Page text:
When you see 3-Gun shooting on Facebook, Instagram, YouTube or any other online outlet, often you see the moving images of a competitor blazing his or her way through a course of fire. As viewers see these videos, they often do not get a clear picture of what went into making that video possible.
Beyond the stages, so much more goes into running a match of any size. All of the coordination and effort is mostly volunteer-based, with little to no reward for the work put into planning, promoting, constructing, and administering the match. So we designed this series of articles to showcase the match directors, the volunteers and the guys and girls behind-the-scenes that make our sport possible.
With that, we are kicking-off this series with Marc McMaster of Outdoor Sportsman’s Club of Bellefonte, PA. McMaster is a 3-Gun shooter with a full-time job and many other responsibilities that we are all too familiar with. However, Marc not only runs a successful club, but its over 2 hours from the closest metropolitan area. Within that, Marc (along with Pierre LeClair) helped us develop a 3-Gun 101 Class this past year which introduced over 25 new shooters into the sport.
3GN: How did you get into 3-Gun and competitive shooting?
MM: My first foray into competitive shooting was IDPA around 2012. A few years later our club started running some 2 Gun matches (pistol/shotgun) I saw these guys doing this crazy stuff loading a shotgun while I was pulling shells out of my pockets. We did that for a full season and then one of the shooters wanted to start doing 3 Gun in 2016 so we started running small outlaw matches that year.
3GN: What inspired you to step up and become the club match director?
MM: Our first year of 3 Gun at Outdoor Sportsmans Club was run “by committee.” There were 10 of us (which we now refer to as “The Original X) and we shared duties of stage design, set up, RO, etc. The club leadership really wanted one person they could go to for multigun related issues so the next year I stepped up to be the match director. We still have a great group of shooters that help design stages and run matches.
3GN: How many competitors do you have at your monthly matches and what are some of the challenges you face?
MM: We’re starting to hit 30 shooters pretty consistently for our monthly matches. Our biggest challenge is the distance we are from larger cities to draw more shooters. When I talk to shooters at other matches the reason they state for not shooting our matches is the distance. We’re about 2.5 hours from Philadelphia and the same from Pittsburgh but I recognize that is a long one day trip for a monthly match. I try to make the matches worth travelling for.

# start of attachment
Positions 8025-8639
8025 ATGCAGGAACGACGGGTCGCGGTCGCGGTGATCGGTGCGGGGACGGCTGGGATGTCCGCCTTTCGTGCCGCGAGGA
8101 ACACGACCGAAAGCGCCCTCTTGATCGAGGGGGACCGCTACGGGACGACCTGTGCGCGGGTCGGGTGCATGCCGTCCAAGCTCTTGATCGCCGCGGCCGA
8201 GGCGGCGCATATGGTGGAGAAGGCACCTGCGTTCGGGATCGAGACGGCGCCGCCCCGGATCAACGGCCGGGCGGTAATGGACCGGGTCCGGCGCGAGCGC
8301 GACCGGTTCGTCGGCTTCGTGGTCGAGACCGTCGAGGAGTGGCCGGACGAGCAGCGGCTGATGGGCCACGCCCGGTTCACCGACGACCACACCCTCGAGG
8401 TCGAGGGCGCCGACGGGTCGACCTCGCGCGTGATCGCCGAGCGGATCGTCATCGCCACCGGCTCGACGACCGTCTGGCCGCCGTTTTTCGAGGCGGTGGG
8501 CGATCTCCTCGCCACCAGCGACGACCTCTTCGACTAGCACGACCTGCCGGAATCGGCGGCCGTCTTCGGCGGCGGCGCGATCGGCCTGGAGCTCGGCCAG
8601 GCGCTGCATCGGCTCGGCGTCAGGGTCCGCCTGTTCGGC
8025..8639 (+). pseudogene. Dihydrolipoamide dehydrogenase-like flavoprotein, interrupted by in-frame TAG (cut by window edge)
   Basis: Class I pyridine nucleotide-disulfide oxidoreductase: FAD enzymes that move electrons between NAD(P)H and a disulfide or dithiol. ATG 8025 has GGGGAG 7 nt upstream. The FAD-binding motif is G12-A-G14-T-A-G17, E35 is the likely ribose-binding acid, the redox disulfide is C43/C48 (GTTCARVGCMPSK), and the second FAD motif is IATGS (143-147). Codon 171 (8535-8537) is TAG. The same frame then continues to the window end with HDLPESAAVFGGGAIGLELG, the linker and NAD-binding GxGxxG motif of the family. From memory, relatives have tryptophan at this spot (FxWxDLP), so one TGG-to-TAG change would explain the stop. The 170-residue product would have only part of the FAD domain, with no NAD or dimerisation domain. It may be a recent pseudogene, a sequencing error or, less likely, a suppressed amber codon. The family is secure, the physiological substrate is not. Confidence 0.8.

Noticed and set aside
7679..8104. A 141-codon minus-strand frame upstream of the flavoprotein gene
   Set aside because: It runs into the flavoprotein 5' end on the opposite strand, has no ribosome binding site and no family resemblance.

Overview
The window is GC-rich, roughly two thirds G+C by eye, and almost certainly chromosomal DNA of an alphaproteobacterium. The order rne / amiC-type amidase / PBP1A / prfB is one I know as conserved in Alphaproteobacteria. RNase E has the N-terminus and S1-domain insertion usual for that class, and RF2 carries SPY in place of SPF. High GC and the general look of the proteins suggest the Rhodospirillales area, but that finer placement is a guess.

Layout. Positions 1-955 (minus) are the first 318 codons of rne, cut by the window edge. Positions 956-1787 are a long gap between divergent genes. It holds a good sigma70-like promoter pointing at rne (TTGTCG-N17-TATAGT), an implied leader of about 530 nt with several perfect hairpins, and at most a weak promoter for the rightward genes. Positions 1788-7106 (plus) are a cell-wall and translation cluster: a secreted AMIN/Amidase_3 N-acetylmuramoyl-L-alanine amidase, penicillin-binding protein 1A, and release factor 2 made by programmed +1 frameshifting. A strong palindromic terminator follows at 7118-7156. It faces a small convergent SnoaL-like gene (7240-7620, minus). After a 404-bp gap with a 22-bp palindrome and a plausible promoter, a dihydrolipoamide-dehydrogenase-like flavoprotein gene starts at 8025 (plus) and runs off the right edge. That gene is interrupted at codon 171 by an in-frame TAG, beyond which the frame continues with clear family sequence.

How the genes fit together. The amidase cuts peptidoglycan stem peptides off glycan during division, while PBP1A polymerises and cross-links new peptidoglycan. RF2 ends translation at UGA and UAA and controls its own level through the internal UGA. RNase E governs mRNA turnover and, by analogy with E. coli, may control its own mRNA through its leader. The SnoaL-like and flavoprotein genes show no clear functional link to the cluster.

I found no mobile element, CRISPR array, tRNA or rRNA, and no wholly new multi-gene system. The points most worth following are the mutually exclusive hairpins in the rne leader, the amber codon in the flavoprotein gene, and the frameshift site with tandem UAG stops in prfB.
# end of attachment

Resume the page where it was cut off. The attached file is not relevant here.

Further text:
3GN: Is there anything in particular that you try to implement into your match that you’re shooters enjoy the most?
MM: Our club has some really unique features that you don’t get at a lot of clubs. We have a small shoot house in one of our bays that Penn State uses for their deputies academy that we also try to implement in our monthly matches. We also have a pretty nice woods course (jungle run) where we can shoot all 3 guns. Our rifle range is 300 yards and we try to use all of it every month. We’ve shot out of towers in the woods and also we have a towable tower that we can put anywhere on our club that sometimes makes an appearance as well. Recently some of our stages were compared to Blue Ridge type stages that are very physical with lots of movement. My stage designers are pretty creative and a little crazy. One month we even had a Donkey Kong themed stage.
We also run at least one classifier stage per month so shooters still get the opportunity to test themselves in the national ranking system.
3GN: 3GN Clubs have the option to use any ruleset they want for stages other than classifiers. Do you use 3GN rules beyond the classifier stages? If so, what is it about the 3GN rules that appeal to your club the most?
MM: We generally tend to stick pretty close to 3GN rules so shooters have some consistency and don’t have to try to figure out what ruleset they’ll be shooting on any given day. Any of our deviations are generally prop specific penalties on spinners, etc.
3GN: If there was another way that 3GN could help your club aside from the national rankings system and club promotions, what could we do?
MM: I think 3GN does a great job of promoting clubs if the clubs take advantage. I’m still surprised when I see my little club show up on an email that goes out to every shooter. I think there’s a lot of value in what 3GN does for the membership fee.
3GN: Is there any other commentary that you would like to add?
MM: I believe it’s every 3 gun shooters responsibility to continue to grow this sport. This sport is pretty intimidating to get into as well as expensive and we can help increase our numbers by taking newer shooters under our wing and teaching them the fundamentals of safety and shooting. I try to offer newer shooter borrowed gear so they can try before they buy and I’ll even loan out guns if someone has one go down or doesn’t own one of the three yet. Veteran shooters did that for me when I was learning the game and I’m trying to pass that on.